BeNotAfraidI am really excited to get started on this book study with you. The title is Be Not Afraid by Samuel Wells. If you still need to get the book there are copies at Barnes and Nobel, Amazon and even an e-book version for your Kindle. 

 

I will be introducing and commenting on a chapter or two a week. I look forward to your questions and comments. If you have time, read the introduction to the book for discussion later this week. 



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Cheryl Davis
The Best Partnership Ever -- Posted July 15, 2015
2015.07.16 03:37:24

I retired on May 3rd. It had been a long run: for 33 years I taught piano and music. For 33 years my life was divided into time slots that accommodated both private and group lessons. Students came to my studio early in the morning and late into the evening. Some were very young; others had recently retired. They brought their lives with them to their lessons, their learning styles, their inner motivation (or lack of), and their hearts. Together we created music while we learned to work together as a team. Sometimes a solid partnership formed and sometimes, well, not so much!

 

When I was a young teacher, I believed that I could make everyone want to learn. Every single student would excel if I just said the right things, smiled enough, provided the right incentives, and gave enough praise. Somewhere along the line I realized that there were students who had no desire to learn, and there was nothing I could do to change that. I couldn’t force them. I couldn’t rearrange their lives at home to make room for practice. I couldn’t fulfill their end of our partnership. I could offer, but they were the ones who had to receive.

 

Of course, most students wanted to learn, and it was an absolute joy to see their musical growth. I’d provide the music, the instruction and the incentive. They’d go home and do the hard work, finding their own inner motivation and discovering that hard work brings success. They’d learn to express their hearts through music, and then they’d touch others’ hearts with beauty. It was a wonderful adventure to share with them.

 

I wonder what this can teach us about our partnership with the Lord. Are we students who’d rather not be there? Or are we on an adventure to learn and grow with the best Teacher ever? It’s a question worth asking ourselves periodically—not as a way to navel gaze but rather as a way to deepen our commitment to the One who has so much to teach us and longs for us to learn.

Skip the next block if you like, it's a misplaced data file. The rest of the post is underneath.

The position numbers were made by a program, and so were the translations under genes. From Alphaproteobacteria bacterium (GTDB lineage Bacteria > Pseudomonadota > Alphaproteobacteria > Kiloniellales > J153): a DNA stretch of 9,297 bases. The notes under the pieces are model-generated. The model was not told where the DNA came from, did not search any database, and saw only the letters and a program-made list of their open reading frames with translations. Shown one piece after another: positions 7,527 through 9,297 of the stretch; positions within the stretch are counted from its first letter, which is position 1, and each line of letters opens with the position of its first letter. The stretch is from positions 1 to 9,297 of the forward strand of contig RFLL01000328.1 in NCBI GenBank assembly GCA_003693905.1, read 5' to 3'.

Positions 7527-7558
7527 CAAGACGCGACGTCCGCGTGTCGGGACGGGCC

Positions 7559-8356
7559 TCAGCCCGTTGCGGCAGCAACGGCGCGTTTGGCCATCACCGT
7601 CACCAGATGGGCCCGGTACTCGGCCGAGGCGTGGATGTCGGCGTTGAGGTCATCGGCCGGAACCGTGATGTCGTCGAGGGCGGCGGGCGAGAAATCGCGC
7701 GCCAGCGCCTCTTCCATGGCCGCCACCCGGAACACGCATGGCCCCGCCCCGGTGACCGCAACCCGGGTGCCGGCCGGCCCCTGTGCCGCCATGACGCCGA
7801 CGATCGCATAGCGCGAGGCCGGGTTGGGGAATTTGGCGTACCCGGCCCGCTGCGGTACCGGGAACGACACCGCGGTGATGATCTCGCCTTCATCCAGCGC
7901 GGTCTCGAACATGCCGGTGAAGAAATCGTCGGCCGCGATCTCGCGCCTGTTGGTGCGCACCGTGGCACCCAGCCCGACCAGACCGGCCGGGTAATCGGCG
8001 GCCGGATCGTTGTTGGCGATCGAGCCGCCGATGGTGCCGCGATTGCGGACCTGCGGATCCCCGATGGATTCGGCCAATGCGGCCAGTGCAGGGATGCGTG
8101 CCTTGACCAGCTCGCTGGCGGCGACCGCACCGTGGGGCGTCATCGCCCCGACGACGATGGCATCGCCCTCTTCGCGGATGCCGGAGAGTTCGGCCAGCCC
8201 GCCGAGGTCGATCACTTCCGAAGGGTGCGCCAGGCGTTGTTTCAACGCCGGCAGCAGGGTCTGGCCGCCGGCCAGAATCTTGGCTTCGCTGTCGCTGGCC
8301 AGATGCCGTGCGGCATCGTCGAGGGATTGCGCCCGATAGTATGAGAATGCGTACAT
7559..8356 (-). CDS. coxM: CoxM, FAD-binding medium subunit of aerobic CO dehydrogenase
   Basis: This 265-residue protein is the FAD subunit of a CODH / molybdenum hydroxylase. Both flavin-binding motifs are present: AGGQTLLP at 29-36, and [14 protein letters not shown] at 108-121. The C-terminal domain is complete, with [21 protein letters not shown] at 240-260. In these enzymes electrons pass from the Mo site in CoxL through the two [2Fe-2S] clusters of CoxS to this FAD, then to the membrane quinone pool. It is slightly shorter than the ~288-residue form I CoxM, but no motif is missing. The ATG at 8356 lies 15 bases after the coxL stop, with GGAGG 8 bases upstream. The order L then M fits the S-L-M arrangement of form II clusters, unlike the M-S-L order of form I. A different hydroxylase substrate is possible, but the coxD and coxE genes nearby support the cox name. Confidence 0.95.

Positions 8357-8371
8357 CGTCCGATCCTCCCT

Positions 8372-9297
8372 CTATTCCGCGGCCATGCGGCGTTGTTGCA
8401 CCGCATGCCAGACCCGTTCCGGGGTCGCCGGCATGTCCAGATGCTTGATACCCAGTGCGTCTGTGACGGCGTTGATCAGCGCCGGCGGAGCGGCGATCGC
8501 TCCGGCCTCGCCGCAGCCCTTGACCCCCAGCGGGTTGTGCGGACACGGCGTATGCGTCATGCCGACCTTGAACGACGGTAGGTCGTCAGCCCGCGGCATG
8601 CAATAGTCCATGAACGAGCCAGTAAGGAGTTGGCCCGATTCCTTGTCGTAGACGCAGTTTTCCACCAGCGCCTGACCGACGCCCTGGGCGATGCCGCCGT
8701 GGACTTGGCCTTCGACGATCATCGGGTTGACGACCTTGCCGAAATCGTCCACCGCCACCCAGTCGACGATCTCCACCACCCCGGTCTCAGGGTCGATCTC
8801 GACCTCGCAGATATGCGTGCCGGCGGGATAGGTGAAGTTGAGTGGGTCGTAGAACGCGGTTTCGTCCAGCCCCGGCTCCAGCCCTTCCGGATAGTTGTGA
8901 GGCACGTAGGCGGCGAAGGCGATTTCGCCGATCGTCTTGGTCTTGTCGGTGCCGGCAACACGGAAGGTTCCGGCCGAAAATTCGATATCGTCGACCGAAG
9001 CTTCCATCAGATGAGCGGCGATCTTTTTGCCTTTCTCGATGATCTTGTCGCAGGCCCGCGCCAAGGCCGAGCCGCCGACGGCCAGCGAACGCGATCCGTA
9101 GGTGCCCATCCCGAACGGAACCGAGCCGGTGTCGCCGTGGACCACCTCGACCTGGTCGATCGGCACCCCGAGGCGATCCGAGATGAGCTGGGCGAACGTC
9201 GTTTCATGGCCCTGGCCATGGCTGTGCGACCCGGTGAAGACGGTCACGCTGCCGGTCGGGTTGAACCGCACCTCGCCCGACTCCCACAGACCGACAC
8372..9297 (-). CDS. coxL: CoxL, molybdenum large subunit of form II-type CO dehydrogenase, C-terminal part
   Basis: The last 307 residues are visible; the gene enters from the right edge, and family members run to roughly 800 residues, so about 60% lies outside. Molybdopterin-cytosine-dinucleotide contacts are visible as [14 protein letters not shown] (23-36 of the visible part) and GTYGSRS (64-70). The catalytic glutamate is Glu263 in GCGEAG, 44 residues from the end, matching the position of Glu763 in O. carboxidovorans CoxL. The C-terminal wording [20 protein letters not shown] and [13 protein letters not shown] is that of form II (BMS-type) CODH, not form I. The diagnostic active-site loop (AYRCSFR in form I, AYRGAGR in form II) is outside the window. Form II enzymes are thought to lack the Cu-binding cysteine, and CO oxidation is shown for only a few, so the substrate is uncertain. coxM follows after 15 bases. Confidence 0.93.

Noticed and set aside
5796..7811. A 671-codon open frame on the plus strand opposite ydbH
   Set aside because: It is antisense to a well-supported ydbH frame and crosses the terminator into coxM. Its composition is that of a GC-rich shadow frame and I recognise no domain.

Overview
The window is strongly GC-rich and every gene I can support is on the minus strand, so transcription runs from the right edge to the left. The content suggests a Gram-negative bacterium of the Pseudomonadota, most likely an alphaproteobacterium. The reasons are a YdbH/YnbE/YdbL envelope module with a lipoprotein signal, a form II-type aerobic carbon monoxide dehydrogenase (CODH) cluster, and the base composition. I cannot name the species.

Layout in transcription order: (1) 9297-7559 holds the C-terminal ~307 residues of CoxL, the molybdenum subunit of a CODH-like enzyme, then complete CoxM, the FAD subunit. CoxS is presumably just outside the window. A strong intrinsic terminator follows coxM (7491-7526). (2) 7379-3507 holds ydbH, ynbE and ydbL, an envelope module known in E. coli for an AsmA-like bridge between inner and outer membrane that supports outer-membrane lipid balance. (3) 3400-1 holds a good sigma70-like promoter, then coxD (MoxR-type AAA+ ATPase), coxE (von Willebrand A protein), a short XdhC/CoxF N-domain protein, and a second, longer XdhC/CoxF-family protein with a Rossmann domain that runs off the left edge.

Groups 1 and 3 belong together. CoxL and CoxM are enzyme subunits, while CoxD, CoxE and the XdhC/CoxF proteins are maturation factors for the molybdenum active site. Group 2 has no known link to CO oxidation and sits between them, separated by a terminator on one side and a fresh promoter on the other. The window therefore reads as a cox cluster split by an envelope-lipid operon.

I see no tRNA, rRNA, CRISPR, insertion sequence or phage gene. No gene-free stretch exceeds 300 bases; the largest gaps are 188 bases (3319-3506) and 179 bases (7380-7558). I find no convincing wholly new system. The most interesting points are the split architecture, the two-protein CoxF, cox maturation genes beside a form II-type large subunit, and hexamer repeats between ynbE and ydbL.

Sharing the adventure with you,

 

Cheryl Davis



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Cheryl Davis
Precious Jewels
2015.07.16 02:45:42

We finally hit it off. I’m not sure why it didn’t happen sooner, except, perhaps, that Horace bonded with her first. She chose him early on and would run right past me to be swooped up in his arms. They’d play games and drink tea together. She even wore a T-shirt that read, “Grandpa’s girl.” If I showed up without him, she’d want to know why and then walk away in disappointment. However, during my last stay with my son’s family, Thea and I finally became friends.

 

It happened like this. I leaned over to kiss her goodnight. As I brushed the hair out of her eyes, I said, “You’re a jewel.”

 

“What’s a jewel?”

 

“It’s something beautiful. It’s a treasure. It sparkles. It’s usually worth a lot like the diamonds in wedding rings. If you’re a jewel, you’re precious.”

 

“What’s precious?”

 

“Precious is something very dear. Something that’s loved a lot. Something that we hold close. If I tell you you’re precious, it means that I love you. It means you’re important to me, and you always will be.” I paused and then said, “You’re a jewel, Thea, and you’re precious.”

 

She smiled and was quiet for a few seconds. Then she said, “Guess what, Grandma? You’re a jewel. That means you’re precious.” I was surprised and warmed by her response. We grinned at each other and bonded for life.

 

It feels great to know you’re precious to someone. My conversation with Thea reminded me of God’s words to God’s people through the prophet Isaiah:

 

“For I am the LORD, your God, the Holy One of Israel, your Savior; I give Egypt for your ransom, Cush and Seba in your stead. Since you are precious and honored in my sight, and because I love you (Isaiah 43:3-4).


The Hebrew word that is translated as “precious” also means, “to be valued, rare, esteemed, honored.” Wow! Can you get your mind around that? Can you believe that God is saying it to you? It’s true! Allow it to permeate all the nooks and crannies of your heart. Maybe you’ll find yourself responding to God as Thea responded to me. When you do, you’ll realize that you are lovingly bonded to the LORD your God, the Holy One of Israel, your Savior…..forever.

 

Savoring this truth,

 

Vicar Cheryl



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Cheryl Davis
The Mark of a Christian in a Broken World -- Posted July 15, 2015
2015.07.16 02:38:08

The Trestle Trail shootings have brought me back to one of the most important reasons I’m a Christian. It’s expressed clearly by Elton Trueblood: “For the Christian, there’s something deeper than the tears.” That “something deeper” holds us steady when all of life is spinning out of control. It gives us hope when we have every reason to despair. It keeps its promise when every human promise has been broken. It lifts our head when we have no strength to lift it on our own. It looks tragedy and broken dreams in the face and says to them, “You are not the winner. Just wait. God will bring something good out of this yet.” (Romans 8:28)